JT – Four of the five Andretti cars made the top nine with the fifth in the 10th starting position. Scott’s on pole with Tony Kanaan 7th for Ganassi. Only one of Team Penske’s drivers made it into the top nine, Will Power. This is a bit puzzling given Penske’s typical performance at the Speedway.

SJ – Yes, this is highly unlike Penske. They go for it big time in qualifying normally. I don’t know if they’re struggling to find speed or what their issues were. We’ll find out on Sunday. Qualifying is a different deal though, just because you can’t find the ultimate speed in Qualifying, that doesn’t mean you won’t have a quick race car. The other thing is that at Indy more than any other track the cars are very sensitive to any changes in track conditions. If the wind direction or speed changes or the temperature goes up it can very quickly go from a perfect car to one that is nearly undriveable in a matter of a few laps. This is why you often see someone that starts upfront going backwards very quickly. Every team is spending as much time as they can running in every possible condition during practice to gather as much data as possible for race day.

JT – Getting back to the Indianapolis Grand Prix and the race at Phoenix, what did you make of those two?

SJ – I think Scott did extremely well to finish in 2nd in the Indy Grand Prix. I think the differences in the Honda and Chevy aero kits definitely gave the Chevys an advantage drag-wise in both those races, but then Honda clearly have an advantage at the Speedway so one outweighs the other I guess.

Whatever the intent was when IndyCar set out to have manufacturer-specific aero kits, I think it’s really kind of backfired. For the Indianapolis Grand Prix, Chevy had the edge. For the 500, it’s obvious that Honda has an advantage. Then again, the Chevys have a big advantage at Phoenix and other short ovals.

So the performance is not really equal for one or the other manufacturer depending on where you go. Chevy and Honda had to submit a finalized aero kit at a certain date in the past and that’s it. They’re both stuck with what they have. That’s not really a proper way to determine a championship or even the outcome of an individual race. So whatever IndyCar’s intent was, it hasn’t worked out to be what they envisioned.

I think you have the manufacturers do the engines and you have a spec car or you free up the rules and let the designers and teams do what they want to do. It’s so hard to regulate these things fairly, which is what will happen from 2018 onwards, and how it was before this latest aero experiment with different body kits for each manufacturer.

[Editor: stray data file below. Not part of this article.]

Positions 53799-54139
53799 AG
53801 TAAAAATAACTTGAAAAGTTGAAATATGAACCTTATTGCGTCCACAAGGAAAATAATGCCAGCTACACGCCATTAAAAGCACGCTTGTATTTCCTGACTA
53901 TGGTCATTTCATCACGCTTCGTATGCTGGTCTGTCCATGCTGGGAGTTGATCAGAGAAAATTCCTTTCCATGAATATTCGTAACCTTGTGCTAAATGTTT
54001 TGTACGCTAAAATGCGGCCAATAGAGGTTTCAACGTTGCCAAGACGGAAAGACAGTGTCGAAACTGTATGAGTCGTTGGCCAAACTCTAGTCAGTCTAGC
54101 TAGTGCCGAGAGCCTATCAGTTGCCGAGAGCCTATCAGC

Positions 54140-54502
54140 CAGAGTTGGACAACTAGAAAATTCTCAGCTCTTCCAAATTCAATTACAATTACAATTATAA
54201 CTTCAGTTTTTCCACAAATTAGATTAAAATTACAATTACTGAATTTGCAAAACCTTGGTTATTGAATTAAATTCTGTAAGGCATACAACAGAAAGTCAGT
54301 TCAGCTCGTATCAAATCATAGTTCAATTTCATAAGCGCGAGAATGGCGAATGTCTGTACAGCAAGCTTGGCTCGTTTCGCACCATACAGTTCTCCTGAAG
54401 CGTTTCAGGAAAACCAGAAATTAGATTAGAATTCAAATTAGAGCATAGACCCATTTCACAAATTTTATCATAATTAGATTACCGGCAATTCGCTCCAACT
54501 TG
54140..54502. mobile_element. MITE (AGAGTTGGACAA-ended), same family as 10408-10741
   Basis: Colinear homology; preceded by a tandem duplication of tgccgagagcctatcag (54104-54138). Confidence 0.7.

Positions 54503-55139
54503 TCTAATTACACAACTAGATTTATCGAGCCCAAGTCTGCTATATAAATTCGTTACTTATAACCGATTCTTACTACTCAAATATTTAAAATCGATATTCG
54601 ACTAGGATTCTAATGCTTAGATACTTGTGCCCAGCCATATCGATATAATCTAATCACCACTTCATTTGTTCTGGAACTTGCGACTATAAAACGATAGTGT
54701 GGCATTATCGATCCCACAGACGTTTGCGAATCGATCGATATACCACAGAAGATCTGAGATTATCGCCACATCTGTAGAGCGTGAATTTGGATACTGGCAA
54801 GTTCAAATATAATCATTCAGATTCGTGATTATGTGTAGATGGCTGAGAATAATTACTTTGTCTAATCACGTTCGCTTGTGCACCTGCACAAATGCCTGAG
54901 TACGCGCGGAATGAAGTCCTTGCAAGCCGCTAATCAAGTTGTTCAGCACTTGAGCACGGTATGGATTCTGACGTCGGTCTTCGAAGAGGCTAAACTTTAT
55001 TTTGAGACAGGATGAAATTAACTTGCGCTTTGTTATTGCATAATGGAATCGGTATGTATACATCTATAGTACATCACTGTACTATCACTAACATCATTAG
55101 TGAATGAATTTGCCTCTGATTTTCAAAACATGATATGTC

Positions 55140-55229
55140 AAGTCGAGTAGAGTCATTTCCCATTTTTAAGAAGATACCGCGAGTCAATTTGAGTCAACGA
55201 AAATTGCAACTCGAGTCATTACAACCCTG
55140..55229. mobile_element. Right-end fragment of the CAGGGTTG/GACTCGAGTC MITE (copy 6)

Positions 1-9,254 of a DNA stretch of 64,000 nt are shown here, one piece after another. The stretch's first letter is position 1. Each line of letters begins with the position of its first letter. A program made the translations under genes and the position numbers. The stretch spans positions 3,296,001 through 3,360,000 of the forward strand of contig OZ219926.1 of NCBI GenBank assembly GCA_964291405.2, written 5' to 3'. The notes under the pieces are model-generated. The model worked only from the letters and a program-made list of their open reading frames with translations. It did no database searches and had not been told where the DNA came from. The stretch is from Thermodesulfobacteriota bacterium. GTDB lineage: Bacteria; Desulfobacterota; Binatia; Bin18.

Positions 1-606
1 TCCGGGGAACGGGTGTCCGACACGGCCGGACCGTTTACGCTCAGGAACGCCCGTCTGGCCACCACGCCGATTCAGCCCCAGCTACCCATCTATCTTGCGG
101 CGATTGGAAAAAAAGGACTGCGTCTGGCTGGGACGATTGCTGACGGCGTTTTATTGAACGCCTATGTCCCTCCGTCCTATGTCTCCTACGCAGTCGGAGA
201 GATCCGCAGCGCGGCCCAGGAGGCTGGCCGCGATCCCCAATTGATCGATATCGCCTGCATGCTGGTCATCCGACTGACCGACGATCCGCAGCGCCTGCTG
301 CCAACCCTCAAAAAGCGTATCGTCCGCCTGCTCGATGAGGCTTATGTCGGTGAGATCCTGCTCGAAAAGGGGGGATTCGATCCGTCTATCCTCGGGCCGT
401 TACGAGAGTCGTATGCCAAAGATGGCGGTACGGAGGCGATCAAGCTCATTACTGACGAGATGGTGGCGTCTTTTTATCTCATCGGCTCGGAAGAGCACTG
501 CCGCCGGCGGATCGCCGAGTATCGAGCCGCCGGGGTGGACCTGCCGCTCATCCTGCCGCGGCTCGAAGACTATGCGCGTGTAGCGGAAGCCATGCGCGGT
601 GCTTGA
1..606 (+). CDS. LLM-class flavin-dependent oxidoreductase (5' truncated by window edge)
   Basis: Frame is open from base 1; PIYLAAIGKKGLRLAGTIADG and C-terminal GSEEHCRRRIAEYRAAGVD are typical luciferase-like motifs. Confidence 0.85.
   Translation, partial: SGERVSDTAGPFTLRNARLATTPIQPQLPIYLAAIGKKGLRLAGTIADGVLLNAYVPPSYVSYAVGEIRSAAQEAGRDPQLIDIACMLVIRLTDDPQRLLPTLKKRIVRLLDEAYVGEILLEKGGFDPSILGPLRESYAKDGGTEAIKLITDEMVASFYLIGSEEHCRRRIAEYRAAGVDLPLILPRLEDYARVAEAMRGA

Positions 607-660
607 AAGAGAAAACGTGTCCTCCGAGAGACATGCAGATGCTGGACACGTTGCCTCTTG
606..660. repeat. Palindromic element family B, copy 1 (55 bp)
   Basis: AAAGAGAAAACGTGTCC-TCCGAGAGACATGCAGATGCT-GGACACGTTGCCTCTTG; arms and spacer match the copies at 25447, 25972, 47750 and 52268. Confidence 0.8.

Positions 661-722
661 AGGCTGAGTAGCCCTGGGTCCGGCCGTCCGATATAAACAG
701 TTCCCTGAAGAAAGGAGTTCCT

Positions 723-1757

It’s the same with all these BoP (Balance of Performance) formulas and with driver ratings we have to deal with in Sportscar Racing. Trying to regulate these things rarely works out well. I still firmly believe that it should be an open competition and may the best man win.

We kind of knew Phoenix would be a problem for the Hondas since before the season started. I think Scott’s happy with his finish – you know, best in class and good points for the season (Dixon is now 2nd in points behind Pagenaud) – there’s not much more he could have hoped for there.

JT – The Spanish Grand Prix at Barcelona was the most recent F1 contest. Again, it wasn’t the most scintillating race. In summation, it seemed that Sebastian Vettel won the race at the start going into the first corner and then Ferrari’s pit strategy lost the race, allowing winner Lewis Hamilton to gain massively on Vettel. Further aid came when Hamilton’s teammate Valtteri Bottas held Vettel up behind him.

When Stoffel Vandoorne collided with Felipe Massa in Turn 1 on the 34th lap, a Virtual Safety Car period ensued. Mercedes pitted Hamilton for soft tires but Ferrari left Vettel out. That seemed to be a tactical mistake. Do you agree?

SJ – Yes, I would agree with you. It boggles my mind why Ferrari didn’t stop when there was a VSC. That’s race strategy-101. If you have a virtual safety period and you’re in a pit stop window, you have to stop.

I am not 100% clear if the pits were closed during the safety car period or not, in which case maybe Vettel passed the pits as the track went green and Hamilton being 8 seconds behind was able to duck in just as Vettel passed the green flag.

It’s fantastic that the championship is so close and we now have two teams fighting for the title. And it’s great that Ferrari is one of them. Kimi had bad luck at the beginning, getting taken out on the first lap when he was nudged by Bottas into Verstappen. I think Verstappen’s move trying to go three wide on the outside was a pretty low percentage move. The chances of pulling that off were pretty small but I can also understand him trying as that would be his only chance of passing the guys in front as it’s virtually impossible to pass anywhere on that track under normal racing conditions.